Let’s start with the obvious: There’s a moral imperative for businesses to increase their sustainability. While individual waste and pollution certainly has a greater-than-zero effect on the health of our planet, businesses, by virtue of their scale, have an outsized effect on our ability to impact our environment, and while these organizations may not have a fiduciary duty to their shareholders to be conscious of their waste, they certainly have a duty to humanity. And many firms have chosen sustainability as a practice for that reason, but in reality, there’s not just a moral imperative, but an economic imperative as well.
For our purposes, we’re going to focus on managing, and mitigating waste, and the catalyst for minimizing waste is the well-covered concept of the Circular Economy. For the uninitiated, the circular economy is the process of eliminating the linearity of delivery by rethinking supply chains, workflows, and delivery cycles. Here’s a short video that considers it from a consumer perspective:
This is obviously a multi-year process that requires significant investment and organizational restructuring, but at its heart, it is aided by rethinking the compact that you, the supplier of goods, makes with your customer. Specifically (and no surprise here!) I’m talking about service.
Structuring Around Service
Service has the effect of taking the seemingly transactional relationship that many businesses have with customers past the sale into their utilization of products and services. If any of that is news to you, I don’t know what to tell you. As we’ve said repeatedly here, building a business around service is good for business. Apple’s products are great, but Apple’s service is why they’re a leader. And that service mindset has helped Apple set itself apart as an example of sustainability.
By keeping your hands on your products past the sale, you can use the resources at your disposal to, of course, ensure that the products are working optimally for the customers. But furthermore, this allows you to more fully control the lifecycle of your products, identify with authority a point of obsolescence, and remit, recycle, and rebuild products, this lowering the bottom-line and keeping hazardous materials out of landfills.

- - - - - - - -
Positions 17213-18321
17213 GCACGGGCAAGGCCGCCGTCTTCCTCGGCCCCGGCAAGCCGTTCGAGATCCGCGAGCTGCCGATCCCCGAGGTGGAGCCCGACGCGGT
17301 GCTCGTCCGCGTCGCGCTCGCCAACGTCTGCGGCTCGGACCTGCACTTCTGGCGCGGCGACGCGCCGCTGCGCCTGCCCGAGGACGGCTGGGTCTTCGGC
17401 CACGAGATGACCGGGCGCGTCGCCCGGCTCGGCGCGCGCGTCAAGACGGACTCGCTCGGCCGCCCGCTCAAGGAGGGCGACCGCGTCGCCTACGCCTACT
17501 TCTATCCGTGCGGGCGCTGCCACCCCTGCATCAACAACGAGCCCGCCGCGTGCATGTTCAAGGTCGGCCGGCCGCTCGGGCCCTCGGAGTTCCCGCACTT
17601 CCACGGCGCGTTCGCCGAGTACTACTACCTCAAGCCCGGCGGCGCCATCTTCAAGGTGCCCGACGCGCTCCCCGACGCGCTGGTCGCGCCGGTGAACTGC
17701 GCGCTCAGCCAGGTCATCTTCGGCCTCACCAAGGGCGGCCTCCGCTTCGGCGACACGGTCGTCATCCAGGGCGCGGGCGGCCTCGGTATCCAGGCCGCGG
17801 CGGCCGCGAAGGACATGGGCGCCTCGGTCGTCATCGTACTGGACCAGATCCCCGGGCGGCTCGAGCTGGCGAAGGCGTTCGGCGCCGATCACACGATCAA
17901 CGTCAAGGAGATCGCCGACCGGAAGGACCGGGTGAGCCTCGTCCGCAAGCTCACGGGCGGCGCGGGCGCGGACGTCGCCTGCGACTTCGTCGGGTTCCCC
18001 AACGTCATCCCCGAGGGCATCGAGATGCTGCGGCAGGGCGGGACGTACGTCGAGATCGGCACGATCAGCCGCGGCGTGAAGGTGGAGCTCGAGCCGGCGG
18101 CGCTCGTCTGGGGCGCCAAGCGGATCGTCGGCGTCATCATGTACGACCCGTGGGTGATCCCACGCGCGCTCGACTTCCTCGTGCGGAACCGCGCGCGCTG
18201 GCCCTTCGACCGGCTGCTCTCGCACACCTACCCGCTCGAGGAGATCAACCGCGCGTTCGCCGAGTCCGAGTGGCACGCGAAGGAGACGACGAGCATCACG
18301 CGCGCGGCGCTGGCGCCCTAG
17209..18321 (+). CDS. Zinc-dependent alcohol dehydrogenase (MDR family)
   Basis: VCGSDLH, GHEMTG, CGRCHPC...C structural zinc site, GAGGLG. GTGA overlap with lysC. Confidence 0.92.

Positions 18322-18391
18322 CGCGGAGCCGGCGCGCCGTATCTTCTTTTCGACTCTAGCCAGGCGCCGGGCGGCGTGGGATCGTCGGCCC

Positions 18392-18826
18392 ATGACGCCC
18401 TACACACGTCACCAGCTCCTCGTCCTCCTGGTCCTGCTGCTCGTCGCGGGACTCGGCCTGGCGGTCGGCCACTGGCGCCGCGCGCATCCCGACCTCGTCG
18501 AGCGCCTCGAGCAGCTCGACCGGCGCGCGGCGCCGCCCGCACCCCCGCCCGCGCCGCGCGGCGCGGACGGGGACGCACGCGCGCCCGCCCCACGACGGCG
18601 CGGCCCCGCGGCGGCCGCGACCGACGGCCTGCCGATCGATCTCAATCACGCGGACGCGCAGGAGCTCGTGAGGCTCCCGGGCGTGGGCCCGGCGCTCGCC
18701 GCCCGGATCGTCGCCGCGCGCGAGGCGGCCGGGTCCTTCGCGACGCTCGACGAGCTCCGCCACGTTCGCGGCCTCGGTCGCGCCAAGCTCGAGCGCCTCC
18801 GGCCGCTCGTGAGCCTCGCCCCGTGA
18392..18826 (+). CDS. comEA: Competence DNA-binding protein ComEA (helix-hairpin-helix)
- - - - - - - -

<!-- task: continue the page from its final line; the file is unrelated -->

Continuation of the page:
Building a Sunset Plan for Assets
I’ve spoken with a variety of leaders about how they go about the process of evaluating sunset plans for assets, and the list runs the gamut—from choosing a five-year sunset plan for assets that refresh at quick rates, to mandating that products be replaced if repairs costs exceed 50% of the cost of a new unit. The means to gauge this sit unique with each business, thought here are certainly some industry analogues in place. It’s likely that a variant of this policy exists within your service organization at some point already.
Once it’s formalized and socialized, it needs to make its way into your repair systems by default. When logging a job, service workers should be prompted automatically in real-time when a repair passes a specific threshold. With those business rules in place, there’s no second-guessing or questions on the job site.
Building the Right Reverse Logistics Processes
What happens after that is where sustainability takes center-stage, and assuming your service software has prompted a product refresh, and that replacement has concluded, the crux of sustainabile business comes with figuring out what to do with the old asset. This is where a solid, full-featured reverse logistics engine come in.
We’ve spoken about reverse logistics previously, mostly in terms of how it impacts the repair-remittance cycle, but thinking about it through the lens of sustainability, when scrapped parts are returned, remitting them appropriately becomes a unique new challenge. What internal materials must be sent where, what is recyclable, and how must non-recyclable materials be safely disposed of.
You can and should build those rules, and those supply chains, into your reverse logistics workflow, and maintain the ability to adjust them however you need to. This echoes the necessity that you, the business, maintain the levers of the recycling process for your customers. You have the resources (and the incentive) to break apart their products, so that they don’t end up in a landfill.